Here are a few demographic-related charts of the workforce, civilian non-institutional population, and jobs, by age-group, from reader Tim Wallace.
Change in the Number of Jobs Since 2007
Civilian Non-Institution Population Since 1970
Workforce Since 1970
Percent of Population in Workforce Since 1970
Number in Age Group Employed
Percent of Age Group Employed Since 1970
Wallace writes …
The attached charts are eye openers.
Graph 1 Comments
The first chart shows the change in the number of jobs and the population since 2007. It shows us that in the 16-19 age group the population has shrunk by 239,000, while the number of jobs in this age group has shrunk by 1,415,000! In the 20-24 age group the population has grown by 1,625,000 while the number of jobs has shrunk by 362,000. For the under 25 age group we have 1,777,000 less jobs with 1,386,000 more people.
In the 25-54 age group that everyone always focuses on, we see a loss in population of 1,382,000 people since August of 2007, but an even greater loss in jobs – 5,940,000! Add to this the loss of 1,777,000 up above and we see the 16-54 age groups have lost 7,717,000 jobs since 2007. And, the population has basically been flat.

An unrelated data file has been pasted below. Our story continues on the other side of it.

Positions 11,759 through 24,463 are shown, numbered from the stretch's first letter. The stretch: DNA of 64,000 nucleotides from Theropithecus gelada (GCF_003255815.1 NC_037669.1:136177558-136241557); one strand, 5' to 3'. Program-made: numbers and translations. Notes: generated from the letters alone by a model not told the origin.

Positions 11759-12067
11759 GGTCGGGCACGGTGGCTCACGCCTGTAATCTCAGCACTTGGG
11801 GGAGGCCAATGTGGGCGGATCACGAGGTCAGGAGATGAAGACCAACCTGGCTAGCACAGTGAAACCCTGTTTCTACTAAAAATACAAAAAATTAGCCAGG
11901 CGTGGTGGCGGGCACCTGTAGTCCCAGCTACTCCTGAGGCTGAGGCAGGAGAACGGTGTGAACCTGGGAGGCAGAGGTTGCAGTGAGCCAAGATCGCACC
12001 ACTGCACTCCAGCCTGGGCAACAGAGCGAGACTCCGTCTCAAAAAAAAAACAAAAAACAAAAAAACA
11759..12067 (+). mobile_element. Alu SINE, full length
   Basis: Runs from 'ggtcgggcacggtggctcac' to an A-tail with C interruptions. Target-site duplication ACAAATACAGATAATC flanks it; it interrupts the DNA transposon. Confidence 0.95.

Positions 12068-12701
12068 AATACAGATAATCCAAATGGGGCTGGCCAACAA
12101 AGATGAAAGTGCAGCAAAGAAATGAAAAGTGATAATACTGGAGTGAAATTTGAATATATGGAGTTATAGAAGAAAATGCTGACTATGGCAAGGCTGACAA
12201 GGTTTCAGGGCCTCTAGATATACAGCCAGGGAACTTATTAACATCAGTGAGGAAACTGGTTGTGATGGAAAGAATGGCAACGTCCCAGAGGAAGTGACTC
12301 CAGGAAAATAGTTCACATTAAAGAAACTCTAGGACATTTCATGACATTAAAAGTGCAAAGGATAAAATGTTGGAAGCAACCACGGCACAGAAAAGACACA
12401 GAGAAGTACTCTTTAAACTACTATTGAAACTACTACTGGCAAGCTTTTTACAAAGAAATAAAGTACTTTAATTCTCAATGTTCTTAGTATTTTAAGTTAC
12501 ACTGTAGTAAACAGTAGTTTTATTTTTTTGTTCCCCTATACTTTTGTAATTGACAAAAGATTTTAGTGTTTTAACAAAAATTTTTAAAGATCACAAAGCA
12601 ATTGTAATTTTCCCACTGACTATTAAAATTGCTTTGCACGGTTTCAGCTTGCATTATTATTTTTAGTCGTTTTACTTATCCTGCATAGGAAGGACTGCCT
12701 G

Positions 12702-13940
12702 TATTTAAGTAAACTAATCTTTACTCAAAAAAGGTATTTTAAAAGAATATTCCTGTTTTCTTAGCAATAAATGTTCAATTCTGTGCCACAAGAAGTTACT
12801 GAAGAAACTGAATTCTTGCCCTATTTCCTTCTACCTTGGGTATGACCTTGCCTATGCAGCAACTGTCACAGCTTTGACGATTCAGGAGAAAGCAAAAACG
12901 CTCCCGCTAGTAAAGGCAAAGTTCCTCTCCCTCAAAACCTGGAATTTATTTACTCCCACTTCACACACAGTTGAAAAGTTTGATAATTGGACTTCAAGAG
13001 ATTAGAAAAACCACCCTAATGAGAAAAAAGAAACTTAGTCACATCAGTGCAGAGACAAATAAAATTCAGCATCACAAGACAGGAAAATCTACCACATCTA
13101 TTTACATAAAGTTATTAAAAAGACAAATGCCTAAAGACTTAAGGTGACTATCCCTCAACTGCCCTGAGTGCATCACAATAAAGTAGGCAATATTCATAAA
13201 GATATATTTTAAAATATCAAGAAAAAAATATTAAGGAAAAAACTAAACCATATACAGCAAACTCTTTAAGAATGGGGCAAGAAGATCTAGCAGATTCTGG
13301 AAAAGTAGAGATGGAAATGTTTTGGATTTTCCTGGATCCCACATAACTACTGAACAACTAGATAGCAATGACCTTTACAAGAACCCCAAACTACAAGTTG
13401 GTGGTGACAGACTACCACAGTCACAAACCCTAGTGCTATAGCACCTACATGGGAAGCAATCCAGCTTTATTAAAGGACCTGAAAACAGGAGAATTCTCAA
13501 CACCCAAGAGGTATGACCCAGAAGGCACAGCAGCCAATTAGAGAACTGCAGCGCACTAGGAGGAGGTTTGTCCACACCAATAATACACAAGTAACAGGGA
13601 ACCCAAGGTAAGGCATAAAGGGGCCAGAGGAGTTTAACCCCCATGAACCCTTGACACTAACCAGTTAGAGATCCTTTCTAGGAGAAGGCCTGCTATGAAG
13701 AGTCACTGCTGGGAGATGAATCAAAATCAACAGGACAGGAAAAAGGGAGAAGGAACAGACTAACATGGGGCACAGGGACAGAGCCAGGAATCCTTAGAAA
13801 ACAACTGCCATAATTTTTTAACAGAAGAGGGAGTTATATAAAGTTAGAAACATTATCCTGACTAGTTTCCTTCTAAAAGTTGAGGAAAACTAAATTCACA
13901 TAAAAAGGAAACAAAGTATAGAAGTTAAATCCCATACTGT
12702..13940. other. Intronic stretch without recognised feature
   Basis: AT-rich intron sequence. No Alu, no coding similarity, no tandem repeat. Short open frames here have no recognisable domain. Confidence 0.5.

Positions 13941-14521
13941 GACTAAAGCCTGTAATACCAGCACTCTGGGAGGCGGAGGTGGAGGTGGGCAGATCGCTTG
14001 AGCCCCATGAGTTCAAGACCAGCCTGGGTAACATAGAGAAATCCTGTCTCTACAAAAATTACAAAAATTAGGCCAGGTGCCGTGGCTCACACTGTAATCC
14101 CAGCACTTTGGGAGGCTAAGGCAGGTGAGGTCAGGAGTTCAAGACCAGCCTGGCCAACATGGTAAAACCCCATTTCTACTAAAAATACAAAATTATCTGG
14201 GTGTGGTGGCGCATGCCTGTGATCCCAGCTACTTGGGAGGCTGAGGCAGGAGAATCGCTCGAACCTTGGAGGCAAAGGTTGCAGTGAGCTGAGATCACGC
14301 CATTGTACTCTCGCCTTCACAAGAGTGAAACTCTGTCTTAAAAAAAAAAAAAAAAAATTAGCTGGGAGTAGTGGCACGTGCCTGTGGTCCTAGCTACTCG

Since 2007 we have added 13,745,000 people to the population over age 55. We have also added 5,820,000 to the number employed in that age bracket.
Jobs were lost in every age bracket except the 55+, with 16-19 dropping 22.6%, 20-24 falling 2.6%, 25-54 going down 5.9% and 55+ going UP 22.7%!
Graph 2 Comments
The second graph shows the Civilian Non-Institutional Population by age – note the basic flat lines on all but 55+. The graph shows the Work Force by age – note once again only 55+ goes up.
Graph 4 comments
The fourth graph shows the number employed by age group. Note that only the 55+ group benefited in the current “Recovery”. The other groups are all down from 2007, with 16-19 devastated. Just go in Walmart and McDonald’s and you will see it first hand – senior citizen workers abound.
Graph 5 comments
The fifth graph shows the percentage of an age group that is employed. The percentage plunged in every age group except 55+.
Graph Six Comments
The last graph shows the percentage of the age group employed. It follows the exact trend of the fifth, as it must.
Those in sales and marketing you should focus on the 55+ age group. Forget the teenagers, they are contributing little, and their parents are sliding fast! Those in the 20-24 hope the 55+ start to retire, but in increasing percentages, they choose not to
Very interesting data, thanks to the BLS for giving us access to the ranges in the data base.
As usual, all data not adjusted for seasonality, just direct comparisons of actual data year on year.
The charts show something I have repeatedly said since 2008: “kids will be competing with their parents and grandparents for jobs that do not pay a living wage.”
Mike “Mish” Shedlock